Spectrum Originals Dips Toe Into Docs With ‘Manhunt: Deadly Games’ Companion Series As Charter Division Eyes Asian-American Project

Spectrum Originals is making its first tentative move into docuseries ahead of the launch of Manhunt: Deadly Games and is eyeing its first Asian-American series.

Charter Communications’ original content division is prepping the launch of the Lionsgate-produced drama, which tells the story of the wrongly-accused Richard Jewell in this chronicle of the search for the 1996 Atlanta Olympics Bomber, on February 3.

To coincide with this, the broadcaster is set to launch a short-form documentary series, Hunted, to coincide with the drama, which stars Jack Huston, Judith Light, Gethin Anthony, Kelly Jenrette and Cameron Britton.

Katherine Pope, who oversees the content division, told Deadline that it is set to air a six-part, short-form docuseries, produced by digital news brand ATTN, consisting of episodes of six minutes to tell the “real story of the Atlanta bombing”. “That’s us dipping on our toes in [to docuseries] and we’d like to do more,” he said.

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In an interview with Deadline, the former NBCU exec Pope lifted the lid on what shows it is looking for, opened up about its Mad About You reboot and teased the return of L.A.’s Finest. This comes  after it emerged that Quarry co-creator Graham Gordy and Daniel Campbell were on board to pen its Courteney Cox-fronted drama based on the life of Last Chance U star Brittany Wagner.

She said, “We’re looking to slice up our audience, we’re looking for shows that other people aren’t making. We’re looking for a really great Asian-American story, ethnic groups that are underserved. We’re doing a couple of projects in terms of accessibility needs, we’re doing two shows set in the deaf community. Everybody talks about inclusion and different voices and we’re trying to be more inclusive.”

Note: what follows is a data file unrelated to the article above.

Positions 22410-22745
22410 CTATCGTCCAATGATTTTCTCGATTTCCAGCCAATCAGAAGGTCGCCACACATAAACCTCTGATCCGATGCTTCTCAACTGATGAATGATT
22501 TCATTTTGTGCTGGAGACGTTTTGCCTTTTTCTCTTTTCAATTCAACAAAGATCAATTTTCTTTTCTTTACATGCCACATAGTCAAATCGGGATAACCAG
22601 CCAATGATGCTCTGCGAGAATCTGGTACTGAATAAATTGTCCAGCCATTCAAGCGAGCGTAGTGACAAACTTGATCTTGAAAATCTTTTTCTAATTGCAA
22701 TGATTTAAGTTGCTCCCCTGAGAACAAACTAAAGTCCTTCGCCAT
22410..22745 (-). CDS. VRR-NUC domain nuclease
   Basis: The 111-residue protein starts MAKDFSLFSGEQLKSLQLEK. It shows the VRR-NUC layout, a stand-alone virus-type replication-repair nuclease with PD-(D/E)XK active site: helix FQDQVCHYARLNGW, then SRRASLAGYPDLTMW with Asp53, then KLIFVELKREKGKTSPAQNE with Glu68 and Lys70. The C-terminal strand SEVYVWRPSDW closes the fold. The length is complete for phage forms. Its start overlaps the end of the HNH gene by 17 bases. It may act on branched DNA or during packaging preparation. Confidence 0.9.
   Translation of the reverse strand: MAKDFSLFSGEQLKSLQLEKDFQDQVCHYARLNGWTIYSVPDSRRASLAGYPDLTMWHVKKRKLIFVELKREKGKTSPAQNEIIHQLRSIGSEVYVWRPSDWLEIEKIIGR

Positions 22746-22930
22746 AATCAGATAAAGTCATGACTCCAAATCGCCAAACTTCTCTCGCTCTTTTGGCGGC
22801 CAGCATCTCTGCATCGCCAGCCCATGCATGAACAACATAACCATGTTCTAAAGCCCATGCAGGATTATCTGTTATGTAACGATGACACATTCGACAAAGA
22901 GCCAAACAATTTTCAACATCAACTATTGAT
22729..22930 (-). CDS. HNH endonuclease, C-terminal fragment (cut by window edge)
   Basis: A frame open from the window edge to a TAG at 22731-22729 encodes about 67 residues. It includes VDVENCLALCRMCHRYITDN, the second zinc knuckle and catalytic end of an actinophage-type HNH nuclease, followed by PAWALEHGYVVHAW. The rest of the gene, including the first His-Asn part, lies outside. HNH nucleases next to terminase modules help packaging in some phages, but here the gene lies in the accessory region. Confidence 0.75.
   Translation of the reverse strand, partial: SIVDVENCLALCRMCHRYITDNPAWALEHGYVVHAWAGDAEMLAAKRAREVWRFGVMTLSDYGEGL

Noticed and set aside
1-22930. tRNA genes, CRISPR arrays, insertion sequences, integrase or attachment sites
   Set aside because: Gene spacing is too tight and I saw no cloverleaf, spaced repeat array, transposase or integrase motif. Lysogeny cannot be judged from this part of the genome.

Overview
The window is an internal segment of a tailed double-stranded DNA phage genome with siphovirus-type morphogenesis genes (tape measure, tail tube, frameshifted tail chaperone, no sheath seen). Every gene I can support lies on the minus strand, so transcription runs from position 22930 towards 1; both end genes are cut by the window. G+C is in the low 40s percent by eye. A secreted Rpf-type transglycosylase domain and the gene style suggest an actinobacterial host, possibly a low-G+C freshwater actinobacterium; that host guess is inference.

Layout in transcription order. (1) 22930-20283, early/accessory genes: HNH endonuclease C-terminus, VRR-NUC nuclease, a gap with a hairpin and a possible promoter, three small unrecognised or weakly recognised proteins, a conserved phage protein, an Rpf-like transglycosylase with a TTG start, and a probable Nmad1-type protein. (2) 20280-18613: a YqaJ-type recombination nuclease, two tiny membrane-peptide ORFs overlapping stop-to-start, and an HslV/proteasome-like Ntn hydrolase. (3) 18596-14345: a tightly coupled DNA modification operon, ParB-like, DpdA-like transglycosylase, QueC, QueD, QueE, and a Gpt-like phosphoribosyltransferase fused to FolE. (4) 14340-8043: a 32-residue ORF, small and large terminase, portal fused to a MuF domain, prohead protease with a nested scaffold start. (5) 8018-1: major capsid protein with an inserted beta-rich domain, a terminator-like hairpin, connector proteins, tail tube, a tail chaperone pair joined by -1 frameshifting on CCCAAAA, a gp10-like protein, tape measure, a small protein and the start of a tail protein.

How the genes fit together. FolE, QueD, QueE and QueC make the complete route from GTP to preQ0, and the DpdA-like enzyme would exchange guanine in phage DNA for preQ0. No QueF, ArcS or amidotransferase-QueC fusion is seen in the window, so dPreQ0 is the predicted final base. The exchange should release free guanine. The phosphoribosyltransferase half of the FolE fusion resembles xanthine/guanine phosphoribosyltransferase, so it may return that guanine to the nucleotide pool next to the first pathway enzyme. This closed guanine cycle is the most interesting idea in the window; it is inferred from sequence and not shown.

Spectrum’s latest bet was its reboot of Paul Reiser and Helen Hunt comedy Mad About You. The Sony Pictures Television-produced series launched its first six episodes on November 20 followed by the remaining six episodes on December 18. Pope said that it had performed “incredibly well” for the digital service but that it would remain limited. “Especially for something like this, you want to check back in with these people you love and we tell a beginning, middle and end story. Once you’ve checked back in, do you need to check back in again? I don’t think so. There was something special about it, a special moment in time,” she said.

The company is currently in production with season two of L.A.’s Finest, starring Gabrielle Union and Jessica Alba. Pope said the drama, which was created by Brandon Margolis and Brandon Sonnier and is produced by Jerry Bruckheimer Television and 2.0 Entertainment in association with Sony Pictures Television, “put us on the map”. She teased that there “might be more lightness” in season two, which will dig further into the relationship between the two female leads, but will continue with a serialized story.

Also coming up this spring is Southern gothic drama Paradise Lost starring Josh Hartnett. The Penny Dreadful star plays a man who moves back to Mississippi with his Palo Alto psychiatrist partner, played by Jane The Virgin’s Bridget Regan, and uncover a mystery that needs solving. The show, which was created by Rodes Fishburne, who exec produces with Arika Lisanne Mittman, is produced by Paramount Television and Anonymous Content. It will air on Paramount Network after its bow on Spectrum.

“We’re working with people who are, first and foremost, storytellers and aren’t chasing the biggest platform, they just want to tell great stories,” added Pope.

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